P013: TREATMENT OF MODERATE OA WITH STEM-CELL DIRECTED REGENERATION THERAPY
Kate Yacona, OMSIII1; Rishi Gaiha, MD2; 1Lake Erie College of Osteopathic Medicine-Bradenton, Florida; 2NeuSpine Institute- Diagnostic Pain
Introduction: Osteoarthritis of the knee is the most common form of arthritis that causes pain, stiffness, and decreased function, as well as being one of the leading causes of disability among noninstitutionalized adults. Osteoarthritis is characterized by the degeneration of the extracellular matrix resulting in loss of articular cartilage. Regenerative medicine involves delivering amniotic stem cells which provide the correct growth fractures to essentially modulate the ideal environment for natural regeneration to take place. These include epidermal growth factor, platelet-derived growth factor, transforming growth factor-beta 1, VEGF, b-FGF, and ANG-2. Targeting these factors has been the focus of newer advances in treatment as even just recently, new amniotic stem cells have been FDA approved and currently being reimbursed by Medicare. Current treatment for osteoarthritis is built on the more than 50 different modalities of pharmacological, nonpharmacological, and surgical treatments. However, the current and most common treatments for moderate osteoarthritis have at best modest albeit clinically relevant effects and can endanger substantial adverse events or costs, or both. Previous studies on patients with osteoarthritis and focal chondral defects treated with intra-articular mesenchymal stem cell therapy have shown significant improvement without any major adverse events. Other studies assessing the safety and efficacy of intra-articular injection of autologous adipose tissue-derived MSCs for knee osteoarthritis have demonstrated that intra-articular injection of MSCs into the osteoarthritic knee improved function and pain of the knee joint without causing adverse events. Radiological, arthroscopic, and histological measures consistently demonstrated a decrease of articular cartilage defects by regeneration of hyaline-like articular cartilage.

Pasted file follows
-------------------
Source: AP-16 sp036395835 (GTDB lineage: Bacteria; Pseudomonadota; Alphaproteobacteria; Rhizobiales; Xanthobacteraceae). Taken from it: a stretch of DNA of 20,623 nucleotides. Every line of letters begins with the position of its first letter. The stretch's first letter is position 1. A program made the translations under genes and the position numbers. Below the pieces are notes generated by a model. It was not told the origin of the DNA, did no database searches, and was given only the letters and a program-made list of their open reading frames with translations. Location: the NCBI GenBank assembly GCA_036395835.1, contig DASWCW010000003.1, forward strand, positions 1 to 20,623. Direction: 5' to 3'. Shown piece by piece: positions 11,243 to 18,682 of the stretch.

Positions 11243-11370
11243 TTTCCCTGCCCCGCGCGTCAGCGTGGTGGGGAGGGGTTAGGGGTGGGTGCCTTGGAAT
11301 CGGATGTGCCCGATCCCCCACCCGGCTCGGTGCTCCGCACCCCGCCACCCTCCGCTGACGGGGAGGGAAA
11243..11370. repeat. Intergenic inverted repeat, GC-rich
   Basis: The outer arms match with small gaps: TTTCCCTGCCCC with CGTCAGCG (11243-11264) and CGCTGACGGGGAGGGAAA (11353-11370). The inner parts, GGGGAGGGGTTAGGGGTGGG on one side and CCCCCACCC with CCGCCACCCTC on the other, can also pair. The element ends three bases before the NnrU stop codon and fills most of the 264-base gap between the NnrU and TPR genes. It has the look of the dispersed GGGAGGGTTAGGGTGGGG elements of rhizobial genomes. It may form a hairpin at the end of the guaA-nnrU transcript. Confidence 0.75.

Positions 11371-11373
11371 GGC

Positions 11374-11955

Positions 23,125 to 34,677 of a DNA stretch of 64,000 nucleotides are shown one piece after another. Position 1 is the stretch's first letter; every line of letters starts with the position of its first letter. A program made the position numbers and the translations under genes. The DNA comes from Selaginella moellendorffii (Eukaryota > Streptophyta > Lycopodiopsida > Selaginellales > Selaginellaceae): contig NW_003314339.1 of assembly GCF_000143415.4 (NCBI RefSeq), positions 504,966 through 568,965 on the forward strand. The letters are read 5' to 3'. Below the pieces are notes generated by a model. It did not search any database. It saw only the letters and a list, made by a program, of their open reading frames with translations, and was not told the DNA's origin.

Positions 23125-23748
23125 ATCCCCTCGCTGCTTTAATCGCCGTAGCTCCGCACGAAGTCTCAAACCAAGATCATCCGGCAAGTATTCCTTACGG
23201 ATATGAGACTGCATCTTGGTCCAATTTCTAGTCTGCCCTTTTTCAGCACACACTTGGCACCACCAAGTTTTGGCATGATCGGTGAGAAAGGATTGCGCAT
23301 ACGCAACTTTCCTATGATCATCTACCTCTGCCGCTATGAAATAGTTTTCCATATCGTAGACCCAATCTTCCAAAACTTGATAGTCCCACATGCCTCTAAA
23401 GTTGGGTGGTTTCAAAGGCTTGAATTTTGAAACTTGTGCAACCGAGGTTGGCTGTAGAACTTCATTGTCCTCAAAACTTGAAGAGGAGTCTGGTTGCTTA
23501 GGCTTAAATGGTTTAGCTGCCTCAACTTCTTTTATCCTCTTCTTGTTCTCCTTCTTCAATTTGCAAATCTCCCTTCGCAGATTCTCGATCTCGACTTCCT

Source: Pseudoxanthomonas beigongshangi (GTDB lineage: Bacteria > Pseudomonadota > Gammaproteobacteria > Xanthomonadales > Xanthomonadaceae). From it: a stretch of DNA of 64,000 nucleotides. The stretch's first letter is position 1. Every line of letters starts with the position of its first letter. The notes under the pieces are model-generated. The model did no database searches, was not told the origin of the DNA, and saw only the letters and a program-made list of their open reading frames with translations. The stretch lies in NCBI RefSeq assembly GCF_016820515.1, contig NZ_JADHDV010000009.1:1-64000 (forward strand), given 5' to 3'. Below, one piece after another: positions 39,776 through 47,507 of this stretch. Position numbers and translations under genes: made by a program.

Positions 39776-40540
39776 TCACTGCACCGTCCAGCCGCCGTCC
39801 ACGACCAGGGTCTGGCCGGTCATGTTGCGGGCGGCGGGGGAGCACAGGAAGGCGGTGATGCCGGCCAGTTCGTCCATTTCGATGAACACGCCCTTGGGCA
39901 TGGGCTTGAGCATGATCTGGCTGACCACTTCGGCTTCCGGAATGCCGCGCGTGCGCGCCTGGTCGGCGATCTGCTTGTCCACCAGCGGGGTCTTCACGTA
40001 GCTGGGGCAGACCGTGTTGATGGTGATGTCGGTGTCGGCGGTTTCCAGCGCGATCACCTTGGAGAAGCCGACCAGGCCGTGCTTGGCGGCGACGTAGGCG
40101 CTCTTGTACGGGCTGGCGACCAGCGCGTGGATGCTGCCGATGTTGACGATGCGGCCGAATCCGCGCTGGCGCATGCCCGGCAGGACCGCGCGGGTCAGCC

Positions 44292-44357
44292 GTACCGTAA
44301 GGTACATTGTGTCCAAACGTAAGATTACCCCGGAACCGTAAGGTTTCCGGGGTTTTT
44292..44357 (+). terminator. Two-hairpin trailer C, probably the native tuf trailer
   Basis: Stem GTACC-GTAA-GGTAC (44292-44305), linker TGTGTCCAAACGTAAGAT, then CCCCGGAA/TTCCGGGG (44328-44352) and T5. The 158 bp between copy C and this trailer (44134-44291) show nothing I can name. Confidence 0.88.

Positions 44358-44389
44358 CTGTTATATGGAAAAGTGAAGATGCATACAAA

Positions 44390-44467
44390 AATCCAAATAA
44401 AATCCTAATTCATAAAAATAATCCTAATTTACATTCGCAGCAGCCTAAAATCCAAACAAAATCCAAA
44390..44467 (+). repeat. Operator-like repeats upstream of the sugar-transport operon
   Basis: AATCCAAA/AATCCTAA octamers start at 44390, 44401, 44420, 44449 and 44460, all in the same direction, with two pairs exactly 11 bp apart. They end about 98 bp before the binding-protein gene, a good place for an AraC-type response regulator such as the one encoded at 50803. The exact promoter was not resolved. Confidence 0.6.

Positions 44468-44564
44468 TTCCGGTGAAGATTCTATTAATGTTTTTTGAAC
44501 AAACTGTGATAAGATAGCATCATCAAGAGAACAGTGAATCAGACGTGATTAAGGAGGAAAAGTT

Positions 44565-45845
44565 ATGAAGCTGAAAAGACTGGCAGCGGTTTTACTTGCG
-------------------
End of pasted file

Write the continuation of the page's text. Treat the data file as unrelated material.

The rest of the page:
Case: We present a case of a 65-year-old female with chronic debilitating bilateral knee pain over the last five years. She was found to have stage 3 osteoarthritis that was not responsive to a 6-month period of conservative measures including PT, rest, and OTC . Initially, intraarticular steroid injections were tried but it caused a significant increase in her daily glucose levels. This was followed by a trial of Synvisc injections into both knees which only gave her moderate short-term relief. Given that her imaging was consistent with moderate OA, she was presumed to still have the ability to regenerate, making her an excellent candidate for stem-cell directed regeneration therapy over that of surgical intervention. Her baseline WOMAC score was 28. She opted for bilateral knee amniotic stem cell injections and was instructed to avoid NSAIDS, steroids, and ice for eight weeks, as this could impede the regenerative process. The following month, her pain was reported to be a 0/10, with significant improvement in performing her everyday activities. Her follow up WOMAC score was a 14, which was a 50% reduction from baseline.
Discussion: Now that regenerative therapy is more economically accessible to qualified patients, this case illustrates the further consideration into stem-cell directed therapy being a novel, safe, and affordable treatment in the future management of patients with osteoarthritis.